Saturday, 28 May 2011

Poppy dog - wonder dog

Pops walking through the park to the plot
As I walked into the allotments yesterday morning a small group of children from Fernhurst  first school were going to the Community Plots.  These plots are next to mine.  I gave Pops some water and biscuits and put the kettle on for a mug of tea.  Then I noticed that on the show field there were a huge number of young children playing.  Quiet  meditation was going to be out of the question!

I decided to get on with watering, and planting some squashed and chard plants.  One by one the classes came on to the Community plot and were given a talk about the plants.  The grape vine had clusters of small hard grapes - the children wanted to taste them but their teacher explained how plants need time to grow and ripen.  They then went into the poly tunnels and discovered the ripe strawberries and they were allowed to pick. a few each.  A few picked green ones and were disappointed, but were helped to find ripe fruit.  They tasted spinach, broad beans, saw the frogs in the pond and a variety of  flowers growing.  They saw bees and bugs including ladybirds, butterflies, spiders, and a male and female blackbird caring for their chick..  They then came back to the Geo Pod where there where pots of carrots one by one they came and pulled up a carrot.  Some  were plump some thin.  They all ate their carrots and wondered at the sweet fresh taste.  It was lovely to hear.  They went back onto the show field and then it was the turn of the  next class.

So where does the wonder dog come in.  Well Pops' first owner, loved her but could not cope with her, she is a fox terrier collie cross.  She took here out twice when she was a puppy and then stopped because she pulled.  She began tying her up in the kitchen at first just at night and then 24/7.  She was a wild, hectic and naughty dog when I got her.  Worst of all she had a very high pitched, distinctive bark.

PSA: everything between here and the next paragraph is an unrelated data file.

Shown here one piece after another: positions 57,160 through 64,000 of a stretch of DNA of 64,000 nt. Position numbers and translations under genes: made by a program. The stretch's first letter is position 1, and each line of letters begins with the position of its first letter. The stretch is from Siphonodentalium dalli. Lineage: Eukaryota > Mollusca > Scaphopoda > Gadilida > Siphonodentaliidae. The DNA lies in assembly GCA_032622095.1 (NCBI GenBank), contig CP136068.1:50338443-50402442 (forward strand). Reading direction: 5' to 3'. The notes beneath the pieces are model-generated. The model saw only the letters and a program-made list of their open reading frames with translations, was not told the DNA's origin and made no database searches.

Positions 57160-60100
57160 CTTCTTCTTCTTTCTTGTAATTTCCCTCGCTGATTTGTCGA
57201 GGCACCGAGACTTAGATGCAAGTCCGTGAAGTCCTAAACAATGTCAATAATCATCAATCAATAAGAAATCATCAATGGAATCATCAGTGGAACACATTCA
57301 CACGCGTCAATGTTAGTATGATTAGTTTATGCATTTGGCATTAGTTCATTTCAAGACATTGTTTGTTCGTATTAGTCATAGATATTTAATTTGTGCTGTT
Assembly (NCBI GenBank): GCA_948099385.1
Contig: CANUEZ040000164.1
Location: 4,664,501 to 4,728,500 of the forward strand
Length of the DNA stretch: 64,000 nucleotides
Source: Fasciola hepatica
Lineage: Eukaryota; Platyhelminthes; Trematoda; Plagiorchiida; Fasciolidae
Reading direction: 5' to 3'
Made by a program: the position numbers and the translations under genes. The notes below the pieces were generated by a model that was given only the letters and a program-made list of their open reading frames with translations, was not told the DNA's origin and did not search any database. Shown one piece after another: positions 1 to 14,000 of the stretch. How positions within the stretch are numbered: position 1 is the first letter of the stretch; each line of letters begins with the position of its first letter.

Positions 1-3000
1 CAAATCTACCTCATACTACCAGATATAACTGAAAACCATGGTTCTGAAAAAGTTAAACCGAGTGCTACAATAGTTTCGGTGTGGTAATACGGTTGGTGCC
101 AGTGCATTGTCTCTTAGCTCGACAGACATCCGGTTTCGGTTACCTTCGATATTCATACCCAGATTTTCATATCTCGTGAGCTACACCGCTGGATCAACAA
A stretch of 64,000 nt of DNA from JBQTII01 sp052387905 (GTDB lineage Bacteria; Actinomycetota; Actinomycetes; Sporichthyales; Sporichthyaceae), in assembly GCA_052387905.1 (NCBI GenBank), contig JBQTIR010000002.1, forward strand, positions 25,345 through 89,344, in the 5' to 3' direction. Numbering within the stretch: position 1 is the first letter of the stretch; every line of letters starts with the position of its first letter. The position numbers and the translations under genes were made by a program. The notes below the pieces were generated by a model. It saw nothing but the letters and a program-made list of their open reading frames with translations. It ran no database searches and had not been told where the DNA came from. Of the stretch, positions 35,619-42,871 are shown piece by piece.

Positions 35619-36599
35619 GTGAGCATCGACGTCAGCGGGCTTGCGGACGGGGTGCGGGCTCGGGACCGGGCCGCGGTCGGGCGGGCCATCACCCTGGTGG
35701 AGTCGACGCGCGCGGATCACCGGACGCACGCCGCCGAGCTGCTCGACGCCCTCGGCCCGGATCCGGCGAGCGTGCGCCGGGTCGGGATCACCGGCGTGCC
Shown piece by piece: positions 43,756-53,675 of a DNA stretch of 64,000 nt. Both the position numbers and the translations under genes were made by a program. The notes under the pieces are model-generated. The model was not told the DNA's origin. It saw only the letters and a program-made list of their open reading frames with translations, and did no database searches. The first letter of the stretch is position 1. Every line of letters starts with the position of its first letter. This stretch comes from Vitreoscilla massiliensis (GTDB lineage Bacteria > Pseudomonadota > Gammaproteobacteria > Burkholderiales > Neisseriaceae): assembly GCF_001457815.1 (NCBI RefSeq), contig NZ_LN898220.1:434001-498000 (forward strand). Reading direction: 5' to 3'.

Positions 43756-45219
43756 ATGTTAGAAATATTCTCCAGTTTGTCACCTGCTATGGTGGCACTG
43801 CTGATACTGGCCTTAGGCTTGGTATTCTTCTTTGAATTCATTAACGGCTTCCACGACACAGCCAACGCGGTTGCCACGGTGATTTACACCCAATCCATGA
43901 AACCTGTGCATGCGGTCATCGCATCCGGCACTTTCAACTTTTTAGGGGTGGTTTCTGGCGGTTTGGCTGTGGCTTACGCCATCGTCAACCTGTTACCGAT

When I first took her to the allotment she barked at birds, people, cars, helicopters, and just barked to be naughty and get attention.  Two "witches" complained about her - saying,

"Smack her on the nose when she barks."
"Hit her with a rolled up newspaper."
Hit her hard that will stop her!
"Control that dog!"

I pointed out the noise from the strimmers, rotivators, and the helicopters flying over head then  I decided to keep quiet.  Dogs have to be on the lead at the allotments, therefore, I put in posts around the plot so that Pops could be near me while I worked.  Which made her feel more secure. However,  even my friends on the allotment would come over to visit and say

" I knew you where here I could hear Poppy."

At home she was quiet with only occasional barking sprees.  I allowed her to bark at pigeons but disapproved of her barking at cats, small, birds, bikes, cars. She did not bark at dustcarts, lorries and buses as she is terrified of them  She was very frightened of  all traffic and scrabbled along the pavement  hugging the fence or wall. Or she would leap across me and howl like a Banshee at the cars.  She is more confident now but is still anxious on busy roads.

Gradually as she became happier and more secure the barking  when we were out has stopped.  When at the plot she still goes on a short barking spree, sometimes because that is what dog do, but often the attention of a nearby human who gives her a fuss and cuddle when they are by the plot.. She loves being tickled on the tummy and will roll over in sheer joy when someone offers to pet her.  She in return will try and place a lick on the persons nose.